The applicable statute, § 113(b) of the Revenue Act of 1928, c. 852, 45 Stat. 791, 26 U.S.C.A. Int. Rev. Acts, page 380, provides that the basis to be used in the determination of gain or loss from the sale of property acquired before March 1, 1913, shall be the cost of the property or fair market value at that date, whichever is greater.
Ordinarily cost is the basis for the determination of gain or loss. However, the statute says if one owns property on March 1, 1913, which has a value greater than cost, value may be used as the basis, but only the reasonable and fair increment will be considered. Usually in the case of the determination of what this increment is, the property to be valued is such as is susceptible of immediate sale in a ready market. In determining the fair market value of unsold lots in a cemetery, there are many factors to be considered, and the inquiry should be as broad as possible and all the factors properly evaluated.
In the Oak Woods case the evidence contained actual sales of similar property, on or about the basic date, and opinion testimony of values by experts. They gave a value of $1.60 to $2 per square foot.
The Evergreen case also contained evidence of sales of similar property and opinion testimony giving a value of 56 cents per square foot.
It is upon this state of the records that Oak Woods and Evergreen contend that the Board erred in its determination, citing Fairmount Cemetery Association v. Helvering, 65 App.D.C. 38, 79 F.2d 163, and Id., 67 App.D.C. 345, 92 F.2d 496, West View Cemetery Association v. Commissioner, 5 Cir., 95 F.2d 714 and Elmhurst Cemetery Co. v. Commissioner, 300 U.S. 37, 57 S. Ct. 324, 81 L. Ed. 491.
Recently in Montrose Cemetery Co. v. Commissioner, 7 Cir., 105 F.2d 238, in which the facts and the contention made were very much like those in the instant cases except a s to detail, after stating that retail sales constitute only one element to be taken into consideration in the determination of the fair market value of cemetery land, and that the use of the retail method alone is not justified but that there should be taken into consideration the cost of acquisition of the cemetery, the location, age, size, the state of development, the existence of competing cemeteries, the type of clientele, the trend of population served, annual net earnings, the element of time required to sell the cemetery lots, the present-value method which is based thereon, the topography and other related matters are proper to be considered, we said, page 244: "In essence, the Board * * * considered all the evidence submitted and all the methods of valuation advocated by the witnesses, and then commented on this evidence and on the methods used. If its decision means anything, it means that the Board weighed all the evidence, and that it viewed the methods of valuation used by the witnesses as guides or checks on its judgment and discretion, in determining the fair market value on March 1, 1913."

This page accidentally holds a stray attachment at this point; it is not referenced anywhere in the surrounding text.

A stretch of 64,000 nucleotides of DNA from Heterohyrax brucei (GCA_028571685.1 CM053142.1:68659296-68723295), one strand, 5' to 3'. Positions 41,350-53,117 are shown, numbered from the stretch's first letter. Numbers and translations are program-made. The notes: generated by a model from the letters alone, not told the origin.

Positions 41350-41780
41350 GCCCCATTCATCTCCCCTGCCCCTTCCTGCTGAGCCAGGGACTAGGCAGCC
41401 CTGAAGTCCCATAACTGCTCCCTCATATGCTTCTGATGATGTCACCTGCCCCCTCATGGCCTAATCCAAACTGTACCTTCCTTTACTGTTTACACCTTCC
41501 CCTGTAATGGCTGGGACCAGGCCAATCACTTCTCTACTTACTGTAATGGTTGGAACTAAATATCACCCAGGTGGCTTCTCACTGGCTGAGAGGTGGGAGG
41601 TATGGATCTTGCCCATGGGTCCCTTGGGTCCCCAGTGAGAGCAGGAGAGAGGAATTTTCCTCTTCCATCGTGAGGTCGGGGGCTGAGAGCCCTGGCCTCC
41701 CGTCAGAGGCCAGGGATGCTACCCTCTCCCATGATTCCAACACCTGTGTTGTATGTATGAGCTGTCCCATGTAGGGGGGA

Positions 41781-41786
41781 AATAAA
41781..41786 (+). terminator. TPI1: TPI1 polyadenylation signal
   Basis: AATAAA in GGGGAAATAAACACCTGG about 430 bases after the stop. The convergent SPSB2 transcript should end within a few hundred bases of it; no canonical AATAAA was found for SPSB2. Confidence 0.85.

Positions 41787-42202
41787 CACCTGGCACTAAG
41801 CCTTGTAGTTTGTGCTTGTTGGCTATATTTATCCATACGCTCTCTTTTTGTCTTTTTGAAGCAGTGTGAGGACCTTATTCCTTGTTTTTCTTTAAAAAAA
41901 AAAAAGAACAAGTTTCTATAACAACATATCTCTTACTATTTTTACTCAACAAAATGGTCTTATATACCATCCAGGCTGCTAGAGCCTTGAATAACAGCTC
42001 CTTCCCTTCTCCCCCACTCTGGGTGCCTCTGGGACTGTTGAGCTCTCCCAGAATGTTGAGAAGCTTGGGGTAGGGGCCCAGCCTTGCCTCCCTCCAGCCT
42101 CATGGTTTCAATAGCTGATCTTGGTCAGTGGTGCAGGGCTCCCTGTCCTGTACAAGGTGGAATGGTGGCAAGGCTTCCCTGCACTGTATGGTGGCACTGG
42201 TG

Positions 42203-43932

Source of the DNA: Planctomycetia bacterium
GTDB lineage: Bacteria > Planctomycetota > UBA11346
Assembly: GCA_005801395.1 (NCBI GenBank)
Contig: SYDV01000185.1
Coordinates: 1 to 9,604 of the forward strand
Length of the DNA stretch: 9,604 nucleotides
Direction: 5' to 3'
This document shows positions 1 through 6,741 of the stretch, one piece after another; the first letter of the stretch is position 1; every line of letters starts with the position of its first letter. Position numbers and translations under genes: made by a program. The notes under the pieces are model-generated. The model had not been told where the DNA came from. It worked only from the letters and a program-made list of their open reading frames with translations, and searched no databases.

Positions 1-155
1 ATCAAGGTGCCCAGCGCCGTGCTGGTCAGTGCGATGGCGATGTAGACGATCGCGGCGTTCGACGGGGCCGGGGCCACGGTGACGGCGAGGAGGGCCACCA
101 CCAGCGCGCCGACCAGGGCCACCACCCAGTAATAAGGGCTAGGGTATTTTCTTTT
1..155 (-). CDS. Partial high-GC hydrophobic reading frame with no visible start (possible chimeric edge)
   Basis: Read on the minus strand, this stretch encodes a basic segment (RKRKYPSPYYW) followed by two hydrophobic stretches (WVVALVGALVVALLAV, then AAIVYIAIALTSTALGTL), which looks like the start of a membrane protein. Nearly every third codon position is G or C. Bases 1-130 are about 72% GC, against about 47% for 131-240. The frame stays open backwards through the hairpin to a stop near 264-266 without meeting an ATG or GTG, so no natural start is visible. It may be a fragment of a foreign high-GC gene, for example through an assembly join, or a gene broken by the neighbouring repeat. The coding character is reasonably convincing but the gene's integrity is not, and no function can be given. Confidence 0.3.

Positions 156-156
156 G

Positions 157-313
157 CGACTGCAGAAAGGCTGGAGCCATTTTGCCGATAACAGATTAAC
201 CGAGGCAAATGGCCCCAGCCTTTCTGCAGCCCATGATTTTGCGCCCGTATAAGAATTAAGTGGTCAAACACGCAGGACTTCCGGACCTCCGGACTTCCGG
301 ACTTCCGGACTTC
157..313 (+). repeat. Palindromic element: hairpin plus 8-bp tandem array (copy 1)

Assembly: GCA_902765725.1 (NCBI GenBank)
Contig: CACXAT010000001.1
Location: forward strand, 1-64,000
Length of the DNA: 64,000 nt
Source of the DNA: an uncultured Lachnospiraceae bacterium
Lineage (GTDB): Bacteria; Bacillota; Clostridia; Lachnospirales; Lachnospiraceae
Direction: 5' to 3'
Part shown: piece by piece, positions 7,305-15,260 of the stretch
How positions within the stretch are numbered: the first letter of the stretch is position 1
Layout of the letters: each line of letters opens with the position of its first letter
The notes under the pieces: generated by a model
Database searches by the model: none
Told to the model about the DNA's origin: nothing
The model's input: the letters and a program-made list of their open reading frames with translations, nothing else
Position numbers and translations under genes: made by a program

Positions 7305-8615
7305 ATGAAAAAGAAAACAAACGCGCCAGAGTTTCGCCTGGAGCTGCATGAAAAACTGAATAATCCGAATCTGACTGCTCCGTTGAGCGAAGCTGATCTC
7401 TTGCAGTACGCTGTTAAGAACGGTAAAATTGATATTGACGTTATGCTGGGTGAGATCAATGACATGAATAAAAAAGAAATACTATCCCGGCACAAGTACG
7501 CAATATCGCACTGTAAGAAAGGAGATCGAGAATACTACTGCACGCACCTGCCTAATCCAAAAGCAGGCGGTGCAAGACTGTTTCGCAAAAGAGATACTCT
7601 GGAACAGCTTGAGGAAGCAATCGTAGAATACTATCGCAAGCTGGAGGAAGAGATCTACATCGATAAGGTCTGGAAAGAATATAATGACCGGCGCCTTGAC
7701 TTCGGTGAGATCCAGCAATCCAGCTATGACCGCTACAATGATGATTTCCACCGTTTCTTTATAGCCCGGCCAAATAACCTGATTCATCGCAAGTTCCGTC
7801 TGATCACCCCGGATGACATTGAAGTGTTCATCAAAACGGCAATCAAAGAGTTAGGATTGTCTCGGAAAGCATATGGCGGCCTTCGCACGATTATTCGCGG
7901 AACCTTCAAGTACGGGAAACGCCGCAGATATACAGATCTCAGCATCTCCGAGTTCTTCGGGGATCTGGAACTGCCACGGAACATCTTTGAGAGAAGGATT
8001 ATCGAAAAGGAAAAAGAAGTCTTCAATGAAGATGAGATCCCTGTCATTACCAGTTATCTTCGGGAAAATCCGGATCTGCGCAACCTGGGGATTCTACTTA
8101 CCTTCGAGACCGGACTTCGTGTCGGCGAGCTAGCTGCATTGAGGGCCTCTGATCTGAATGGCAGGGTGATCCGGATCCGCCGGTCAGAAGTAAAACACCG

The Supreme Court in a per curiam opinion on February 5, 1940, Montrose Cemetery Co. v. Commissioner, 60 S. Ct. 511, 84 L. Ed. , affirmed the Montrose case, supra, stating: "As it appears that the Board of Tax Appeals received and considered the evidence pertinent to the question of the valuation of the cemetery lots on March 1, 1913, we find no ground for disturbing its ruling."
As in the Montrose case, supra, the Board in our cases received and considered the evidence pertinent to the value of the lots and set out its findings of fact in elaborate detail, and in its opinion said it reached its findings of value after weighing and considering all the evidence before it. Under such circumstances the conclusions of the Board must be accepted, Helvering v. Rankin, 295 U.S. 123, 55 S. Ct. 732, 79 L. Ed. 1343.
One other matter requires discussion. Counsel for Evergreen raises the point that the Commissioner's valuation was determined solely by the use of a discount theory known as Hoskold's formula, and that the Board adopted the same method. It is true that the Commissioner applied a mathematical formula because he considered that the time element was a necessary factor to take into consideration in determining the value of unsold burial lots. It is also true that the Board held that the evidence of square footage sales price could not be accepted as conclusive evidence. The record here discloses that on March 1, 1913, Evergreen would have had to wait many years to realize the sales price on the burial space then unsold. It also showed that other factors bore upon the value of the unsold space. We are of the opinion that these other factors could not be ignored and that the Commissioner can urge any matter appearing in the record in support of his determination. LeTulle v. Scofield, 308 U.S. 415, 60 S. Ct. 313, 84 L. Ed. .
The ultimate question before us upon the facts as they appear in this record is whether the Board erred in affirming the Commissioner's determination as to values. Helvering v. Gowran, 302 U.S. 238, 246, 58 S. Ct. 154, 82 L. Ed. 224. In our case the determination of the Commissioner was made by considering the elements which the Board recognized as necessary, and the Board, after giving full consideration to all of the evidence, decided it was unable to hold that the Commissioner erred in not determining greater values on the valuation date.
We conclude, therefore, since the records in these cases clearly show that the Board considered all the evidence before it and as its findings of value are supported by substantial evidence, the decisions must be affirmed.